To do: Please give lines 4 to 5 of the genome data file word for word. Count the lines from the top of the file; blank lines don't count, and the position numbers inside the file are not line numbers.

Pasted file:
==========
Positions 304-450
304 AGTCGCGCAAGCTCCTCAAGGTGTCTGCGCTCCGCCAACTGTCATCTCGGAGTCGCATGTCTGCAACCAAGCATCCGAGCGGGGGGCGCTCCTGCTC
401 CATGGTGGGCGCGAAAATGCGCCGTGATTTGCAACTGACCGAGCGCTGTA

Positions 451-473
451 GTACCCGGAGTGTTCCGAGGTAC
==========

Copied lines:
Positions 451-473
451 GTACCCGGAGTGTTCCGAGGTAC